Broadway, Entertainment, Christmas & the Holidays
The Holiday Season, which takes much of its energy from Christmas, is a special time on Broadway and in NYC theatre. Specific shows focusing on Christmas usually open at some point in November and run until late December or early January. These include annual The Radio City Christmas Spectacular and various other offerings, such as this year’s Dr. Seuss’ The Grinch Who Stole Christmas.
In recent years we have seen Elf, Peter Pan, and A Christmas Story all make their way to NYC for the Holiday Season. Plus, the week from Christmas through New Year’s is often a record-breaking one, as school children, their parents, friends, and extended family members see shows such as Wicked, Aladdin, and The Lion King.
A Different Time
But all of this hustle and bustle and theatergoing is relatively new. Christmas was a time that prior to the mid-19th century was celebrated as a religious holiday separately by many different groups in the U.S. But eventually, what many would later bemoan about Christmas was also what ultimately would make it so popular, its commercialization
Here’s a quick look back at what Christmas and associated entertainments were like in the 19th and early 20th centuries.
19th Century: English theatre in the 19th century saw Dickens’ works, such as A Christmas Carol, adapted to the stage. Also in England, Pantomimes, shows focusing on spectacle and based on fairy tales, were often a holiday treat. English Christmas Revels, which had a longstanding tradition, were stage shows featuring various types of music and dancing.
1821: The Dutch word “Sinterklaas” for St. Nicholas evolved into the English “Santa Claus. ” This was, in part, due to a New York City printer, William Gilley, who published an anonymous poem referring to “Santeclaus” in a children’s book. The poem was the first that described a character based on St. Nicholas as having a sleigh. A single reindeer pulled that sleigh.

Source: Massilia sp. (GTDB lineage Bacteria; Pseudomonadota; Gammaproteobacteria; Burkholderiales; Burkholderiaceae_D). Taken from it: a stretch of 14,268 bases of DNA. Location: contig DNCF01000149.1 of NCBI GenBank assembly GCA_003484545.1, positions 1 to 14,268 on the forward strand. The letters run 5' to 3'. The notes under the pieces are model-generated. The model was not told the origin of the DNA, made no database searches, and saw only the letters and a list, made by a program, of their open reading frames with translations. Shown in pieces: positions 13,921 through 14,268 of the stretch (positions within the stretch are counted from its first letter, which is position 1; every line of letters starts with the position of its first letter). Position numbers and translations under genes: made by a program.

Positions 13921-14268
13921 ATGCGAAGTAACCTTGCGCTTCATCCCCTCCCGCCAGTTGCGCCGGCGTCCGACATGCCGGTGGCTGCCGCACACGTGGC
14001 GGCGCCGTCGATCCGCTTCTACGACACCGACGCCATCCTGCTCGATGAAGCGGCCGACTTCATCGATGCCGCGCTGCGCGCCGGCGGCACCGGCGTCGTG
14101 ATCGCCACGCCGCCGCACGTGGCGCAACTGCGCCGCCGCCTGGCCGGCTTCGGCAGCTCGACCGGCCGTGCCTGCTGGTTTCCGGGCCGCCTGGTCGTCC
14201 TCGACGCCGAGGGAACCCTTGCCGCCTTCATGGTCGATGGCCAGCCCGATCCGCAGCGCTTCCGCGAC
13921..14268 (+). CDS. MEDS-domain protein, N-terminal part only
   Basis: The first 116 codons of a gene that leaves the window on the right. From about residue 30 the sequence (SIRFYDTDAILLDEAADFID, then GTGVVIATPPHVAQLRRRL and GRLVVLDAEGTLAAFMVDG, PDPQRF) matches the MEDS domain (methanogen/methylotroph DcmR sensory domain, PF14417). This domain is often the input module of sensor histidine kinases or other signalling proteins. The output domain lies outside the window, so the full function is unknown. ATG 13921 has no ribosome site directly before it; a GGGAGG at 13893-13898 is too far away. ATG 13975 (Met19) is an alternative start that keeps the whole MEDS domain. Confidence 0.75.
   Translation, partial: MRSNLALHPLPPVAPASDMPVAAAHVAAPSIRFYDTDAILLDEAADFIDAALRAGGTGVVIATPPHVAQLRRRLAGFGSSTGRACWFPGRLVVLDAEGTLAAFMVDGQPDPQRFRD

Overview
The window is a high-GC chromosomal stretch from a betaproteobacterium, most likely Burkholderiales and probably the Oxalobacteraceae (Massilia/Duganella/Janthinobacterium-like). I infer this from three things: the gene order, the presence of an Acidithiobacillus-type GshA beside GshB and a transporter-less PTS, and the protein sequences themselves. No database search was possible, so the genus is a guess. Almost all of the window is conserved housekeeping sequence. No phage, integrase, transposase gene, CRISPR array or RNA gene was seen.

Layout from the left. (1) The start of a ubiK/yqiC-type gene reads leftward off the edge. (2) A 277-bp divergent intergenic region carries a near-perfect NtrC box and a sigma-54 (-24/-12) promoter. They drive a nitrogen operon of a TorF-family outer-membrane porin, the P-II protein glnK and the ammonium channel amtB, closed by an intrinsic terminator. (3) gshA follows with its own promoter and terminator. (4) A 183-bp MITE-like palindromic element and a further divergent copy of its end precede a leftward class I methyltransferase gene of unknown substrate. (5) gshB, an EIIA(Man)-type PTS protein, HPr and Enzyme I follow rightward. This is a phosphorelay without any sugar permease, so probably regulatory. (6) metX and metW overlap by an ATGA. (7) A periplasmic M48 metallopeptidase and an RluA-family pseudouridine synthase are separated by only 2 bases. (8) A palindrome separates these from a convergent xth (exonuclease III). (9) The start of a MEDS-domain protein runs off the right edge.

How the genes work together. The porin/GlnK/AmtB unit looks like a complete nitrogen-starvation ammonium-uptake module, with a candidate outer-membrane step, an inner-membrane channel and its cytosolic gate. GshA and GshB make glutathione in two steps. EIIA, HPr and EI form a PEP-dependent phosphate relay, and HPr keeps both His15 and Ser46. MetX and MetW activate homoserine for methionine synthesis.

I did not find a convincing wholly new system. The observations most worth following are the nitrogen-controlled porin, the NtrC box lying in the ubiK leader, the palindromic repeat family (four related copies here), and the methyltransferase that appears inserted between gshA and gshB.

1823: The poem “A Visit from St. Nicholas”, which is also known as “The Night Before Christmas” and “ ’Twas the Night Before Christmas” is first published anonymously in 1823. In 1837, Clement Clarke Moore acknowledges that he wrote it.
1832: Charles Follen, Harvard’s first German professor, helps popularize the tradition of the decorated Christmas tree to New England. Harriet Martineau, an English journalist visiting Boston sees it and writes about it, spreading the word.
1843: Dickens’ A Christmas Carol is first published. American author Washington Irving and Dickens were friends, and at some point Irving writes his essay entitled “Old Christmas,” harkening to English holiday traditions.
1850: By the 1850s, Santa Claus and Christmas trees are firmly “rooted” in the U.S. So too was American parlor culture. The parlor was where people gathered to sing, play games, and even perform parlor theatricals, which play publishing houses such as Baker’s Plays printed. Holiday celebrations were held during Christmas time in parlors that would include a piano or guitar, and some parlors actually housed small theatres.